32

Why does rotating a tikzpicture with a circle alter the height and width of the bounding box, and is there a way to not have this effect?

The MWE below yields:

Enter image description here

Code:

\documentclass{article}
\usepackage{tikz}
\usepackage{xstring}

\newcommand*{\DrawBoundingBox}[1][]{%
    \draw [red]
    ([shift={(-5pt,-5pt)}]current bounding box.south west)
    rectangle
    ([shift={(5pt,+5pt)}]current bounding box.north east);

  % https://tex.stackexchange.com/questions/418499/
  %         align-tikzpictures-at-internal-bounding-box-with-text-below-it
  \coordinate (X) at (current bounding box.south);
  \tikzset{baseline={(X)}} % X is the alignment point

    \IfStrEq{#1}{}{}{%
        \node [below, anchor=north,  align=center,
            baseline=0pt, thin, shift only, solid,
        ]
            at (current bounding box.south)
            {#1\strut};
    }%
}

\newcommand*{\MyCircle}[2][]{%
    %% #1 = tikz picture options
    %% #2 = text
    \begin{tikzpicture}
        \draw [fill=yellow!20, draw=black, #1] (0,0) circle (1.0cm);
        \DrawBoundingBox[#2]
    \end{tikzpicture}%
}


\begin{document}
\section{Height Changes}
\noindent
    \MyCircle[fill=green!25]{rotate=0}~%
    \MyCircle[fill=cyan!40, rotate=20]{rotate=20}~%
    \MyCircle[fill=orange!40, rotate=60]{rotate=60}%

\section{Width Changes}
\par\noindent\MyCircle[fill=green!25]{rotate=0}%
\par\noindent\MyCircle[fill=cyan!40, rotate=20]{rotate=20}%
\end{document}
  • 6
    The control points of the Bézier curves are taken into account and a circle is composed of 4 Bézier curves. – Paul Gaborit Apr 13 '18 at 5:15
  • @PaulGaborit PDF has has a low level circle command, no ? Why TikZ is using Bézier approximation here ? – Kpym Apr 13 '18 at 13:35
  • 2
    @Kpym PDF does not provide a circle command... – Paul Gaborit Apr 13 '18 at 14:14
  • @PaulGaborit really ? PS has arc command, and I thought that PDF has it too ... strange. – Kpym Apr 13 '18 at 14:20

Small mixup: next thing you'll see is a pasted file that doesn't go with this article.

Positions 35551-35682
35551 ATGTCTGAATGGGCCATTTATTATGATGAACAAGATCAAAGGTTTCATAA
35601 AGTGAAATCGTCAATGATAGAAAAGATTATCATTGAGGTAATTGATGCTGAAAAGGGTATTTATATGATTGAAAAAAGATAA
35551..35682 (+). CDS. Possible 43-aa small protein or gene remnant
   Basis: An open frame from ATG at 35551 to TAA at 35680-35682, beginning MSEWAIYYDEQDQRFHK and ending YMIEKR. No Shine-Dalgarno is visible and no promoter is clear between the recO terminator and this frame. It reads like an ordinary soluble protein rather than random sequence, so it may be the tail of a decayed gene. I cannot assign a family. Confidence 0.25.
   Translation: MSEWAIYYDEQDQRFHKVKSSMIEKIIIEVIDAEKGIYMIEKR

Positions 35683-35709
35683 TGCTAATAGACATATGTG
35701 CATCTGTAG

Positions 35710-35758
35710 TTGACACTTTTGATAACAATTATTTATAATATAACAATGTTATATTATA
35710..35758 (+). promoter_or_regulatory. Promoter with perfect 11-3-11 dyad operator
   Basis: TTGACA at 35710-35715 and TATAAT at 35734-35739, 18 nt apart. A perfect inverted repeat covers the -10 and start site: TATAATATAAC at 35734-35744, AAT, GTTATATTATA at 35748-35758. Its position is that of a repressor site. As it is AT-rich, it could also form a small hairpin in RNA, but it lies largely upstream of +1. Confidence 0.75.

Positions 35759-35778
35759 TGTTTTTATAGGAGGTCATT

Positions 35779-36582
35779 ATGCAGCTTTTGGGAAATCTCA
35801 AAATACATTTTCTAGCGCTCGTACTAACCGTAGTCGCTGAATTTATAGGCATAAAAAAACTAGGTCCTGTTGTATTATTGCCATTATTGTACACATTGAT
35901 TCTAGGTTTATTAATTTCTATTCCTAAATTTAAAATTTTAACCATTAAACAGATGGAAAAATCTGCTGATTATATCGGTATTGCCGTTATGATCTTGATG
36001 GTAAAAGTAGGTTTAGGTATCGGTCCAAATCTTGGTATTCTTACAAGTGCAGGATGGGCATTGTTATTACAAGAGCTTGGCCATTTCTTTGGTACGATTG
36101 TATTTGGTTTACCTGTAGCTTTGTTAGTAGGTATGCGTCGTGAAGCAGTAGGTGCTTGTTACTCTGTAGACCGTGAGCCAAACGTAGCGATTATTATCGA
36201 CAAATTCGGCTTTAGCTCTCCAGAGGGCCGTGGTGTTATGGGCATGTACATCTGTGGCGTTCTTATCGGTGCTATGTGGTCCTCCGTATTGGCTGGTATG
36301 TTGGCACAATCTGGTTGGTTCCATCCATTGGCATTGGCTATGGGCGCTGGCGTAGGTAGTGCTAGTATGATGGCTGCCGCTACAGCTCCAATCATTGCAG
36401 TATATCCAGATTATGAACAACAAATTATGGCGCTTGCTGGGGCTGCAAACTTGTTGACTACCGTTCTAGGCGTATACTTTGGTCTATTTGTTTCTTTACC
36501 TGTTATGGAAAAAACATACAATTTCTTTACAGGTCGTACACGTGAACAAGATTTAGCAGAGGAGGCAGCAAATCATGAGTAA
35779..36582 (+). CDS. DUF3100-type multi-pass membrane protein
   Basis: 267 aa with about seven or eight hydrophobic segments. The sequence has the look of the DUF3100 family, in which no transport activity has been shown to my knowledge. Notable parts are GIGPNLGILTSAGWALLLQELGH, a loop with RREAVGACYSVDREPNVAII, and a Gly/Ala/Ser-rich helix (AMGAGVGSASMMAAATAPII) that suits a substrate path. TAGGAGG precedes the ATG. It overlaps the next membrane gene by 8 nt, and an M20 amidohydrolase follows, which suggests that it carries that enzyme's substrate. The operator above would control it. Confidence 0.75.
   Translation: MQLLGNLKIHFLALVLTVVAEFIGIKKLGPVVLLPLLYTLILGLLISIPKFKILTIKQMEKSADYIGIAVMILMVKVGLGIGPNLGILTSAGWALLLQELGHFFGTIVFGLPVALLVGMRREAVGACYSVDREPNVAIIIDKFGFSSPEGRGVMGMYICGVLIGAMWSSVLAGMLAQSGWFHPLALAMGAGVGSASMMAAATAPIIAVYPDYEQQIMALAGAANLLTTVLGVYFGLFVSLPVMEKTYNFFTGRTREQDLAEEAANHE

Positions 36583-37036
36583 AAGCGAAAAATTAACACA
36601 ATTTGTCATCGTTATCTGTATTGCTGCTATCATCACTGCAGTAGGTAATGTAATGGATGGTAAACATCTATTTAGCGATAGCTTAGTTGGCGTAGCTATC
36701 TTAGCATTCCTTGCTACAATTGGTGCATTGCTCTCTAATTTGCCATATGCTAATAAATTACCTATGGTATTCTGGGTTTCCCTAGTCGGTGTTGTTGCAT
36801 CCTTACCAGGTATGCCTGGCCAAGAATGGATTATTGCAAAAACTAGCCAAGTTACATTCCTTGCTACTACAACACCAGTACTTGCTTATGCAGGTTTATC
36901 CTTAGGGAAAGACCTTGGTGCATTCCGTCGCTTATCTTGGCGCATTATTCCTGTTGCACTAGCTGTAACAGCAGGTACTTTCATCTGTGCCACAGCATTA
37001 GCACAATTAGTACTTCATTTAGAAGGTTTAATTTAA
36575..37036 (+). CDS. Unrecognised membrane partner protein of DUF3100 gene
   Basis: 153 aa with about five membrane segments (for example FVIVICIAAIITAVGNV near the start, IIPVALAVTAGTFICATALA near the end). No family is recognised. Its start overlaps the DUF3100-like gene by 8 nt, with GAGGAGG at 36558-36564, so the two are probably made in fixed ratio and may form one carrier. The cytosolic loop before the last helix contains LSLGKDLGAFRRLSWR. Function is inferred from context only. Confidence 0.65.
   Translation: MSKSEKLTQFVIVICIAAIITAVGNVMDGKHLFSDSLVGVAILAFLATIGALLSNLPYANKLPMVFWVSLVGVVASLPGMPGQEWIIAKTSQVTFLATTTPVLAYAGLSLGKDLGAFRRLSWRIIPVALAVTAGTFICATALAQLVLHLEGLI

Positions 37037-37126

• 2
    @Kpym Internally, the arc command uses Bézier curves (at least in ghostscript). ;-) – Paul Gaborit Apr 13 '18 at 14:50
37

A circle is drawn by four Bézier curves. The control points of the Bézier curves are taken into account to compute the bounding box:

\documentclass[tikz]{standalone}
\usetikzlibrary{decorations.pathreplacing}
\begin{document}
\begin{tikzpicture}[>=stealth, every node/.style={midway, sloped, font=\tiny},
  decoration={show path construction,
    moveto code={},
    lineto code={},
    curveto code={
      \fill[red] (\tikzinputsegmentsupporta) circle(.5pt);
      \fill[red] (\tikzinputsegmentsupportb) circle(.5pt);
      \fill[blue] (\tikzinputsegmentfirst) circle(.5pt);
      \fill[blue] (\tikzinputsegmentlast) circle(.5pt);
      \draw[blue,->] (\tikzinputsegmentfirst) -- (\tikzinputsegmentsupporta);
      \draw[blue,->] (\tikzinputsegmentlast) -- (\tikzinputsegmentsupportb);
      \draw [black] (\tikzinputsegmentfirst) .. controls
      (\tikzinputsegmentsupporta) and (\tikzinputsegmentsupportb)
      ..(\tikzinputsegmentlast);
    },
    closepath code={},
  }]
  \draw [help lines] grid (6,3);
  \begin{scope}[local bounding box=lbb]
    \path [decorate,rotate around={0:(1.5,1.5)}] (1.5,1.5) circle(1);
    \draw[red] (lbb.north west) rectangle (lbb.south east);
  \end{scope}
  \begin{scope}[local bounding box=lbb]
    \path [decorate,rotate around={30:(4.5,1.5)}] (4.5,1.5) circle(1);